I had a series of horses in my teens, but then was fortunate to find my first heart horse.  I called her Snow (Snow's Ghost), and she was a grade cremello, blue-eyed QH mare of indeterminate age and prior training.  She promptly came down with strangles after I got her, but she recovered and we had a few lovely years together.  She was a wise and willing mare, and would do just about anything I asked of her, including jumping, which I don't think she'd ever done before.  She must have had some training in her past, because she did amazing sliding stops and rollbacks.  I loved her dearly and we had a very close bond.  Please ignore the bad tack and bad equitation and the lack of a helmet - I never had any instruction in riding at all until I went to college and made do with books and experience:



It was amazing she could jump at all, considering how I was lying on her neck.

She didn't have the best conformation, but that didn't matter to either of us:




This is my favorite photo of her - it really captures her intelligent and sweet personality:


I got to ride some other horses at the place Snow was boarded - I believe this is an appendix QH - I spent every free minute at the barn (and look at that primitive helmet - a steel cap - no lining - with velvet over the top):


We moved when I was 17 and my parents sold Snow - no one asked my opinion. I didn't own a horse of my own again for many years.  In college, I did ride - 7 to 10 hours a week - the school had a stable of lesson horses of all sorts.  And we had a drill team, and occasional performances and horse shows - often on parents' weekends or during commencement week.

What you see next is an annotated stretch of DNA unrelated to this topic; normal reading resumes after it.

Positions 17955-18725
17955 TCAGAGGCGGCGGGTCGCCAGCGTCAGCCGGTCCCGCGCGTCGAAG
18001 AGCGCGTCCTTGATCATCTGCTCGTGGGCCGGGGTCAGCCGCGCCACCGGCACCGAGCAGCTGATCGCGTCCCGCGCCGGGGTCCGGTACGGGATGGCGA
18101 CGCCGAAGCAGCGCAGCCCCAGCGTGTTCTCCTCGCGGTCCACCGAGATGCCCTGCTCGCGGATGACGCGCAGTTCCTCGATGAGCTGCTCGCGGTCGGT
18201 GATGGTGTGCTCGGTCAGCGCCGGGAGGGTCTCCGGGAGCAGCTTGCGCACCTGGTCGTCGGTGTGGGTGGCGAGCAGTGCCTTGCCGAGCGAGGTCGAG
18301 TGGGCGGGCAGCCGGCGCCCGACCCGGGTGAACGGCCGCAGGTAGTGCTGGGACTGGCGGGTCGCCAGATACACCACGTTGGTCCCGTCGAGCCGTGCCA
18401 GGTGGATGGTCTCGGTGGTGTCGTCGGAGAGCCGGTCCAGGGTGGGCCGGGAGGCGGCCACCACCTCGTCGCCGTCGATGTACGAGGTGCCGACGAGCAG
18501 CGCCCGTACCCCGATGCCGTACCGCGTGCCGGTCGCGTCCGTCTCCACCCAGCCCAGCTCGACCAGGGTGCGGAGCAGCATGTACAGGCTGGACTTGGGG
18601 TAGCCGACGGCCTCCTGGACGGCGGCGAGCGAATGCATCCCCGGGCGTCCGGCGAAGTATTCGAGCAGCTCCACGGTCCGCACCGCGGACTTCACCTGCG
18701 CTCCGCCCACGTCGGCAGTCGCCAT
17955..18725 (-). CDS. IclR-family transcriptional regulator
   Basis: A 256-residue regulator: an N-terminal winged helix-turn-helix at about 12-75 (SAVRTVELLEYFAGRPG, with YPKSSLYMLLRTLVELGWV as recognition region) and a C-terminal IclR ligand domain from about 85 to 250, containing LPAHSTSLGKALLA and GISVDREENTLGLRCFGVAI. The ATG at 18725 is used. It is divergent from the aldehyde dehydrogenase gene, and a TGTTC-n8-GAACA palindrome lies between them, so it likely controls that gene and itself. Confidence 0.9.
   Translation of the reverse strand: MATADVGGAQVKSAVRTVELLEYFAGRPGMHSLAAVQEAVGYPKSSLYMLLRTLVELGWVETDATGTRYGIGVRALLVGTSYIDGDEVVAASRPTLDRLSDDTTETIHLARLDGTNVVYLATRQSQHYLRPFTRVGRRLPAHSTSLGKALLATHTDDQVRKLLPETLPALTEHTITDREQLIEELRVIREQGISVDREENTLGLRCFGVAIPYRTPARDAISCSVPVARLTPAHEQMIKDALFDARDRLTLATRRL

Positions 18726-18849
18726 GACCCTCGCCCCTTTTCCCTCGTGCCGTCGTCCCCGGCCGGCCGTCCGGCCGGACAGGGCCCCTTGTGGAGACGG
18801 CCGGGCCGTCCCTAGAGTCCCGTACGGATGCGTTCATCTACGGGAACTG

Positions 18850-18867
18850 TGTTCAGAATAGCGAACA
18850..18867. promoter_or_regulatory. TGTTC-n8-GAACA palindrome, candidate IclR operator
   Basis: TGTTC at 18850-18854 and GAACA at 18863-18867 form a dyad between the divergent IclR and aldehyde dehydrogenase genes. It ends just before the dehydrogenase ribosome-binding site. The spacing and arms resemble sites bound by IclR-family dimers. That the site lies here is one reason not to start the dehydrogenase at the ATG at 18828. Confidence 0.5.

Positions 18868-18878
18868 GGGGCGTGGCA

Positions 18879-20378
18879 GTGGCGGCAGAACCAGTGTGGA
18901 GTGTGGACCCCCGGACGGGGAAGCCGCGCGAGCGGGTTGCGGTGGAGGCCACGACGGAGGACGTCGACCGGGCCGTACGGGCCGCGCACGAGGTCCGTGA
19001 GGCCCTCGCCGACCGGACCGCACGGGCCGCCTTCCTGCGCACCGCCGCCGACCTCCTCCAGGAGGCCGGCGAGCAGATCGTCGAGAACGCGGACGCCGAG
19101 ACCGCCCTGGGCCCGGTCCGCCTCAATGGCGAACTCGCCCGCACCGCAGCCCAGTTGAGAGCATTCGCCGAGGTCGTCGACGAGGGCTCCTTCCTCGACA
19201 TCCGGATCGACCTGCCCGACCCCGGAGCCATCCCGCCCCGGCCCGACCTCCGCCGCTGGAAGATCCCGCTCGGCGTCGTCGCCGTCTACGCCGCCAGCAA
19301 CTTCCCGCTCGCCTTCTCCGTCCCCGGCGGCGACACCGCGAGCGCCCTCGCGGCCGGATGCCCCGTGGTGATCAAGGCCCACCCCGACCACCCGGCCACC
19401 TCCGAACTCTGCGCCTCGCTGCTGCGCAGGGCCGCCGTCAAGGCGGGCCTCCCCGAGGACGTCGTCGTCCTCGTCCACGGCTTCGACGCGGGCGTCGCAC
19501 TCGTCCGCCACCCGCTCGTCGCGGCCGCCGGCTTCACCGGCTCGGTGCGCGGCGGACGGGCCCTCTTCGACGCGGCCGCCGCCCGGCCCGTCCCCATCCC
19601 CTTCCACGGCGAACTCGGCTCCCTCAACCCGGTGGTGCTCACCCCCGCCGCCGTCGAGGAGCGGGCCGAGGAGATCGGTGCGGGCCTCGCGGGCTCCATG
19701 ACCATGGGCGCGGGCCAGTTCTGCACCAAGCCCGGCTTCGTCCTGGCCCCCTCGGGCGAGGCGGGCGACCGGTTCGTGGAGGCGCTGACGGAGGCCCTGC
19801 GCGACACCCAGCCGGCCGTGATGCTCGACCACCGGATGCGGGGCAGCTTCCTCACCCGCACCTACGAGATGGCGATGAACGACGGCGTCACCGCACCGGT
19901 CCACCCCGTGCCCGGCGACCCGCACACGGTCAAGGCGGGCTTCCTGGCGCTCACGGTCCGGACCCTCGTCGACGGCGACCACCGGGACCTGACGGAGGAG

Here is Kale, a TB I often rode and a real sweetheart:




And Sundown, a draft cross - that year we did drill team with no stirrups:



And another little high-strung mare I rode in a bareback class at the year-end show at college:


The clothes aren't much better - it is the 70s after all - but my equitation is improving a bit with some instruction.  I'm struck by how braced many of the horses look - they'd been trained to carry themselves poorly with their heads up and necks inverted, and I didn't know any better.

After college, and graduate school, and working, and marriage, I had two daughters, and they decided they should ride horses - I rode a few times when we went to dude ranches, and then when my daughters started taking lessons in the mid-90s, almost 20 years after I'd stopped riding after college, one thing led to another and in 1997 I got Noble - some of you may remember him - he died in 2010 at the good old age of 30.  Norman the pony came into our life at about the same time, and he's still with us and enjoying his retirement.